Yes, yes… I know. The number of social media posts about social media does get a bit much. And yes, I’d love to know what proportion of Tweets are about Twitter, too. I promise not to make a habit of it.
It’s just that something has been apparent to me for a while, but I haven’t noticed anyone talking about it; at least, not online. And it’s this…
I am, among other things, a copywriter. Twitter has made me better at my job.
And I don’t mean “when I use it as a work tool” (though that has been known), nor “because it extends my reach for PR work” (although it does).
I mean “when I use it as a hobby” and “because it makes me better at writing“.
First, though, I have to make what feels like a shocking admission:
Mostly, I use Twitter because it is fun.
That’s right: I’m coming out of the closet. For me, Twitter is a hobby. Well, usually.
(This, gentle reader, is about the time you stare blankly at my profile and think “Really? You’re not very good at it, are you?”. Yeah. As if that’s my only Twitter account…)
Having alter-egos (one of them quite popular, actually) is fun… and making people laugh, albeit via the internet, is better still. When it’s good, Twitter’s like stand-up comedy for those of us who can write the odd decent line, but could never deliver it onstage.
Yes, it’s a waste of time. But isn’t that what a pastime is for?
Since I started mucking about on Twitter, I’ve become a better writer.
That was never the plan, I assure you. I’m not that conscientious. It just… sort of… happened.
Naturally, I’ve been wondering why – and I’ve come up with three reasons why, for me, Tweeting is the copywriter’s equivalent of going for a workout in the gym.
THE MORE I TWEET, THE BETTER I WRITE. HERE’S WHY:
1. Concision is everything
(Yes, “concision” is a real word. Look it up – I’ll wait here… See? Good, isn’t it? So much better than “conciseness”. It sounds less like “niceness” and more like “precision”)
You think of the funny thing you want to say. You try to get it into as few words as possible. It’s still 268 characters. So you whittle at it… whittle at it… Can you make it simpler? Which words can you lose, and still keep all the meaning?
If you enjoy doing that kind of fractional distillation with language, you should think about copywriting. It’s pretty much what we do all day (well, on the rare days we actually get to do some writing, anyway)… so getting that tweet absolutely drum-tight, so no character is wasted, is brilliant practice.
Your first target, of course, is the magic 140 characters (and knowing that some ranking sites grade you on how many tweets are exactly 140 has ruined me forever)…
Which brings us on to…
2. Learning to command attention
Twitter is a really, really noisy place… all those Tweets chirruping away, competing for a little bit of love and recognition in your followers’ timeline.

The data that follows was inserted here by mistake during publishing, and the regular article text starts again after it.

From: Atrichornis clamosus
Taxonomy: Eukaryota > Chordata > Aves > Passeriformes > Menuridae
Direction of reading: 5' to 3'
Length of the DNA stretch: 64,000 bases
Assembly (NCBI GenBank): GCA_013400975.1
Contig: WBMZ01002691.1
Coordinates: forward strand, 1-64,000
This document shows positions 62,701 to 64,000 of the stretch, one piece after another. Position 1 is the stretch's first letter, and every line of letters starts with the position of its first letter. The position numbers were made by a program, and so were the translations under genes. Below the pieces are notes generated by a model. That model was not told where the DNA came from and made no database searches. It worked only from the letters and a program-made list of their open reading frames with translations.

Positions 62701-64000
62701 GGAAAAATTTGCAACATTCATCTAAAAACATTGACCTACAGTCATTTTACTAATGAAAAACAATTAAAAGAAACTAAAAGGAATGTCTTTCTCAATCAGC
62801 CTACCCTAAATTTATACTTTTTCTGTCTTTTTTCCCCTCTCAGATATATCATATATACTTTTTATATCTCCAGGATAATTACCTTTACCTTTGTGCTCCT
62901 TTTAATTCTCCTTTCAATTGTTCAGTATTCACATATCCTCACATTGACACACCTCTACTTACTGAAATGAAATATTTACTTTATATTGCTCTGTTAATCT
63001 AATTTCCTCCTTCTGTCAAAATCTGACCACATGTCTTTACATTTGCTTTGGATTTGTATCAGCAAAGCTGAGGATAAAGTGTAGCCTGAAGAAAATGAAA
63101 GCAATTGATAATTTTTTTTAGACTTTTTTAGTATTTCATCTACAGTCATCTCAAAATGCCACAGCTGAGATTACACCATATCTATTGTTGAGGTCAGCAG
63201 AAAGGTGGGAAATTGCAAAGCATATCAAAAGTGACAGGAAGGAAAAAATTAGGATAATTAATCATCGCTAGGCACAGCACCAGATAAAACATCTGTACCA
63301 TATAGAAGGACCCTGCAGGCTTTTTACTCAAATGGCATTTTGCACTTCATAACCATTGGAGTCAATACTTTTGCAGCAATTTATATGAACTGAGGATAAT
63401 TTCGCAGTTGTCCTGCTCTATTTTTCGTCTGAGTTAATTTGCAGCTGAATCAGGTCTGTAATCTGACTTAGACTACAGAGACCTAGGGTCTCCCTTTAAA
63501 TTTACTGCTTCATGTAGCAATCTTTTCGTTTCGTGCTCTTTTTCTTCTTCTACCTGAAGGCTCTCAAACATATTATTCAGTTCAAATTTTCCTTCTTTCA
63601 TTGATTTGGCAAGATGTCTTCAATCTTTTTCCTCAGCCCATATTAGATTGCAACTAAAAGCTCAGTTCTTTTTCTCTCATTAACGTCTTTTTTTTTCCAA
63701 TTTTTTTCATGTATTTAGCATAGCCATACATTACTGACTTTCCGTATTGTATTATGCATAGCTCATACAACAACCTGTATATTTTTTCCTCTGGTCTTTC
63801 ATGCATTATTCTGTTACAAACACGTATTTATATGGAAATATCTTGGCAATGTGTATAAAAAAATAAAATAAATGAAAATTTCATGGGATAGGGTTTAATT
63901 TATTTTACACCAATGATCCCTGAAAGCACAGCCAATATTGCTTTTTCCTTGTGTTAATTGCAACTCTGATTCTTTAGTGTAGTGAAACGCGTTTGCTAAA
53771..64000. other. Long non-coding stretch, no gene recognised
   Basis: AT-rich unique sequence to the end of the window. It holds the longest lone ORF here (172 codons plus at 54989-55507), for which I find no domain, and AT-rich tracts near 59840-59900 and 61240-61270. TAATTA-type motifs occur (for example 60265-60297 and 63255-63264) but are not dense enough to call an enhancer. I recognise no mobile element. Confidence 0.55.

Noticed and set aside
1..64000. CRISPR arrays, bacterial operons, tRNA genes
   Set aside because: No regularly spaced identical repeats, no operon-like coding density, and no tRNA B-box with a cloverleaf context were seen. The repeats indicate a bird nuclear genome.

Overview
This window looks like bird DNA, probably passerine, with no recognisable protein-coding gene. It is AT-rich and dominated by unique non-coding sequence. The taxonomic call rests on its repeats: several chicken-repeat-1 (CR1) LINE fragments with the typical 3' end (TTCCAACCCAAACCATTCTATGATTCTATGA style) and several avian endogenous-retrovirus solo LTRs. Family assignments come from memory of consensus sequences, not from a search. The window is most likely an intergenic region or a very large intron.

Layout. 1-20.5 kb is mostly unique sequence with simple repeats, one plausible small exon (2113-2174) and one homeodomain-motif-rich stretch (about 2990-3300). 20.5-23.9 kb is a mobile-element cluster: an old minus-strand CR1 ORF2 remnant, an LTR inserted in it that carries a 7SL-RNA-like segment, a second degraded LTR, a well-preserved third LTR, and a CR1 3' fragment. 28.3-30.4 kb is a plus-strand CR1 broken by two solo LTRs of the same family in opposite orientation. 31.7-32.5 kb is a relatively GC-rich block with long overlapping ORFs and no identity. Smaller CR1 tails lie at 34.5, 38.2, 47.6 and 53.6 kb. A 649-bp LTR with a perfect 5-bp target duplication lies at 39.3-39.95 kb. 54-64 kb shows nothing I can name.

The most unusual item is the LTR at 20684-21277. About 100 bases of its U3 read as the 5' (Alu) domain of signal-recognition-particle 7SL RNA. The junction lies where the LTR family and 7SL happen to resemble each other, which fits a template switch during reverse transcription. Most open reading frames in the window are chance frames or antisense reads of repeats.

Once your Tweet is sent, it’s immediately out in the world, fending for itself, and you can’t help it any more (except for a cheeky ReTweet from an alter-ego *ahem*).
Its fate is immediately determined by your audience, who all have lots of other demands on their attention… so you have to make sure it’s perfectly formed, and well equipped for a long and fruitful life, before you click “Tweet”.
Quickly, you learn about structure… about rhythm. Where to place the most important word in the Tweet, for which effect. How to tickle an interest and how to deliver a punchline.
You learn how to write copy that stands out. That demands attention. That tells the story succinctly, with the most emphasis on the most important bits.
Every time you tweet, you essentially practice writing ad copy for crowded trade media. You build the mental muscles you’d use composing a direct email subject line. You pick up the instincts you need to write a really good press release “nut” paragraph.
Or you do if you pay attention, anyway. Because there results of your work are right there for you to see…
3. Instant feedback
Once upon a time, advertising legends like David Ogilvy spent thousands upon thousands of dollars on research and testing… minutely weighing the effectiveness each aspect of their copy as campaigns evolved over months… years… even decades.
On Twitter, you get a good idea whether something has worked within seconds. You get ReTweets, or you don’t.
As a result, the whole painstaking, iterative process is accelerated – and, if you’re alert, your Tweets start to change like successive generations of laboratory Drosophila mating on a gamma-ray lamp.
And, yes, I know Twitter’s not a numbers game. I don’t chase followers, for example… but, for a hobbyist casting jokes and ideas into the wind, the ReTweet (which, after all, only means that someone has noticed your message and liked it enough to twitch their mouse finger) is a fantastic way of telling whether you’ve hit the mark.
Accordingly, the Tweets I’m proudest of are the couple that captured the moment enough to hit the home page of Twitter (when Twitter still used to do that)… plus one particular slow-burner that is still rattling around, getting ReTweeted on a regular basis, 300 days after I sent it.
They weren’t the funniest I’ve written, or the cleverest. In fact, one of them contained a pretty major error.
But they connected.
And the more I learn how to do that, the better at writing I’ll become.